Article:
A mixture of fact and fiction that delights in its real-world rooting, but takes flamboyant liberties all the same, The Last Vermeer is a cat-and-mouse thriller set just after World War II that bases its narrative around the unlikely environment of the importance of art and the industry that may have funded espionage.
Central to the film is Captain Joseph Piller (Claes Bang), a Jewish member of the Dutch Resistance, and Han van Meegeren (Guy Pearce, having an awful lot of fun), a painter and art dealer who admits to making millions off his dealings with the Nazis. There’s one particular work of art that Piller takes interest in, a Johannes Vermeer “masterpiece” known as “Christ and the Adulteress”, something that van Meegeren sold to Nazi Party leader Hermann Göring for upwards of 1.6 million guilder; a figure that van Meegeren accompanies with a statement “Which proves that pigs have good taste or too much money.”
His actions see him dubbed a war criminal, but van Meegeren claims these so-called Vermeers are fakes – paintings that he himself created in a bid to defraud the Nazis. A court case follows, one that paints him as someone collaborating with the known enemy, whilst also shining a light on the objectivity of artwork and those who deem them valuable or not; Adrian Scarborough providing nice, smarmy support as an art critic whose credentials come seriously into question as the case continues.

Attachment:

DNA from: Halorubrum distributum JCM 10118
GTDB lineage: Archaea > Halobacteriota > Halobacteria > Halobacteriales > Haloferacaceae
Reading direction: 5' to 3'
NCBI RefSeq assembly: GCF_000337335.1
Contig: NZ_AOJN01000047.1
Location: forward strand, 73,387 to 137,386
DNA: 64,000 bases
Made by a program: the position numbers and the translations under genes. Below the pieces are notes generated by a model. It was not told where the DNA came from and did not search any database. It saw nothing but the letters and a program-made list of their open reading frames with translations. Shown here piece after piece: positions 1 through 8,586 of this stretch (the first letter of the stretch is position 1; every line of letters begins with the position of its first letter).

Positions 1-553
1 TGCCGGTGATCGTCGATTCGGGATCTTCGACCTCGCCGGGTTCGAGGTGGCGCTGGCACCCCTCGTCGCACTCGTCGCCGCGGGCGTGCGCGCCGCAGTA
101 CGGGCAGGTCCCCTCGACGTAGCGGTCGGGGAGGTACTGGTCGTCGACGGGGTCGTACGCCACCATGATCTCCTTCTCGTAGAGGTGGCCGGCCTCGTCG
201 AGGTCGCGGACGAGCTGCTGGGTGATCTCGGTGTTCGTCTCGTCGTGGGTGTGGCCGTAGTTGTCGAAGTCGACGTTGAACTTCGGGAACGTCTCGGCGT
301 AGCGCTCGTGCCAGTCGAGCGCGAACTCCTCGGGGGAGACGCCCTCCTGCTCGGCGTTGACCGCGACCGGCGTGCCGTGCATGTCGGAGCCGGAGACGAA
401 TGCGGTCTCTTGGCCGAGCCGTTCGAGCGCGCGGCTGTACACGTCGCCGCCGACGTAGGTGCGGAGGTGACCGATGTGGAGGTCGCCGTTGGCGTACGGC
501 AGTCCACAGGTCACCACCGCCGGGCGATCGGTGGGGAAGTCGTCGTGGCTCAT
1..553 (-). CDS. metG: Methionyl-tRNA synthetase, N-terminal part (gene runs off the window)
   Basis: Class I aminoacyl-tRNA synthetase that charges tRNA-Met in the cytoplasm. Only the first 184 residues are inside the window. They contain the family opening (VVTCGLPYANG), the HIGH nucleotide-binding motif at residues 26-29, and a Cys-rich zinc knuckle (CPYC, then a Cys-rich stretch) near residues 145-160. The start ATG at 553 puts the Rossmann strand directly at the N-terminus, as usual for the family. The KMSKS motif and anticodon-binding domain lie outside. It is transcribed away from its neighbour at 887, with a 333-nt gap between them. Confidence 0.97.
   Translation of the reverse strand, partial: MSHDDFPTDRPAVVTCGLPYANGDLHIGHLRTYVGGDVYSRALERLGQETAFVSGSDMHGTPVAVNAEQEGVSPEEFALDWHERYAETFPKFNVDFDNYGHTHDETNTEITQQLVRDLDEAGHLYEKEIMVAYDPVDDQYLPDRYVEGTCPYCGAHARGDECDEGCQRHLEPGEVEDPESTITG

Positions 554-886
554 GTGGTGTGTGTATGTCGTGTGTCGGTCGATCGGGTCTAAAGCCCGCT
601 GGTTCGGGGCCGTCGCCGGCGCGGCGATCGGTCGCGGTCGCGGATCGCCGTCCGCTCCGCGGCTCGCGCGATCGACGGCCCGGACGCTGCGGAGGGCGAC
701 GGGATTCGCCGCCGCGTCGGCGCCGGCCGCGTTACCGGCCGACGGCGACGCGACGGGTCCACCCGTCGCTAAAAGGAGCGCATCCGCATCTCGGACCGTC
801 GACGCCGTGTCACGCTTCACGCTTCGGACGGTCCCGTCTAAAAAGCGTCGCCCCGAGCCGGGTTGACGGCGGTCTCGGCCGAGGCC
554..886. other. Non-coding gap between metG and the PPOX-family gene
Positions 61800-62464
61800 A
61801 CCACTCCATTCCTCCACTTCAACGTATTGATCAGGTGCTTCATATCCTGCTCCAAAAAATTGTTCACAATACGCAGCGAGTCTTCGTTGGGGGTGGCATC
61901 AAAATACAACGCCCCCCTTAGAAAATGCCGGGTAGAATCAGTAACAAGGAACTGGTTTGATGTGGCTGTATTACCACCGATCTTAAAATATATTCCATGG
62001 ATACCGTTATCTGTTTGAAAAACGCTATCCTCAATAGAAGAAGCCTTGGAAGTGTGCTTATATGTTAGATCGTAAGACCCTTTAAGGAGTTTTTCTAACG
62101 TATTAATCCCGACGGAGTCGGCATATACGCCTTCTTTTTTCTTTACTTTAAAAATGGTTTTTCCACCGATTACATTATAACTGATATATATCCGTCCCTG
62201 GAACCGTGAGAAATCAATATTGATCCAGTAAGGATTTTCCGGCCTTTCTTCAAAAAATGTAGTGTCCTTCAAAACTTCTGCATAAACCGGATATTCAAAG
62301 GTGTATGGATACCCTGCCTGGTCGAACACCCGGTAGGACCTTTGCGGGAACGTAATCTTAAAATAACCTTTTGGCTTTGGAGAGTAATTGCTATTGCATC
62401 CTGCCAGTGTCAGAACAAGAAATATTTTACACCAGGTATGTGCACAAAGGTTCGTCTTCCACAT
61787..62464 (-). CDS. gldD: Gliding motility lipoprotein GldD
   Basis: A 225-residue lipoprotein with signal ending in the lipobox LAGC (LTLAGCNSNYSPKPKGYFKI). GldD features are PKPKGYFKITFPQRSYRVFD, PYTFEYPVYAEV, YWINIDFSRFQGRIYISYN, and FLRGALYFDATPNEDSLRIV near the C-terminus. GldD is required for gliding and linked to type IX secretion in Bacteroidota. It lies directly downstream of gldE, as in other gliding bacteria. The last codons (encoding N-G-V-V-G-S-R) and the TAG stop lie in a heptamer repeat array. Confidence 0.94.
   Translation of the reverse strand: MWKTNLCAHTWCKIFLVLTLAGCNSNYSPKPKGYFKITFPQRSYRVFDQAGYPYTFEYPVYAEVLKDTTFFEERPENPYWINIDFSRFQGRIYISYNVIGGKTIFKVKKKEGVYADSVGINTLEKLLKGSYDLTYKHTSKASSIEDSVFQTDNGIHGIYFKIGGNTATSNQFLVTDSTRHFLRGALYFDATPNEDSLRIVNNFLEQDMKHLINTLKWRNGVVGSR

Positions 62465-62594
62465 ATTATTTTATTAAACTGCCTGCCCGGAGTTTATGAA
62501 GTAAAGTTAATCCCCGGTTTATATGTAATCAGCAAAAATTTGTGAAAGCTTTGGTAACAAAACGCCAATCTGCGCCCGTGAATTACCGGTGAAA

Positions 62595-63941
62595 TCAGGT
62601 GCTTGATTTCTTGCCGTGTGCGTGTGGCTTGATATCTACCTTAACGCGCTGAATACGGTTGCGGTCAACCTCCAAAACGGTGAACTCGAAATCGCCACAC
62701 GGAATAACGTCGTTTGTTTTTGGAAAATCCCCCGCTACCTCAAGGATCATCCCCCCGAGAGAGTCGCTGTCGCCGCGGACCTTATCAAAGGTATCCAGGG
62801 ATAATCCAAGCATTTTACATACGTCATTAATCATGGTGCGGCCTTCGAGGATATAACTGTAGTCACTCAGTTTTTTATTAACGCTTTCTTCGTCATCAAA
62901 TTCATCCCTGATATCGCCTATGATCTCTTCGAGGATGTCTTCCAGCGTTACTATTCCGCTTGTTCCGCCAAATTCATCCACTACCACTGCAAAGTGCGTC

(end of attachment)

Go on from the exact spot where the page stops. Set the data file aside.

Though the historical figures featured or mentioned throughout The Last Vermeer are of considerable weight, there’s just enough theatricality present to keep the film from crumbling under too much severity. Pearce, of all the cast members, is the one having the most fun, and though he’s prone to dramatic outbursts, his van Meegeren never crosses over into caricature. If not for Pearce the film would perhaps be a bit more of a lifeless experience, though nonetheless handsomely made and interesting enough to keep momentum.
The Last Vermeer allows plenty of room for thought, though it doesn’t necessarily provide definitive answers for the questions it poses, which in itself is probably a deliberate ploy to lean into the film’s notion that art is subjective and you take away from it what you will. van Meegeren’s conundrum that his work was only viewed as genius when it was the under the guise of someone else opens up its own avenue of conversation, and whilst such a film as this will unlikely remain in the forefront of its audience’s psyche, it can at least be proud it earns temporary shelf life as a thinking feature after the credits have ended.
The Last Vermeeris screening in Australian cinemas from March 25th, 2021.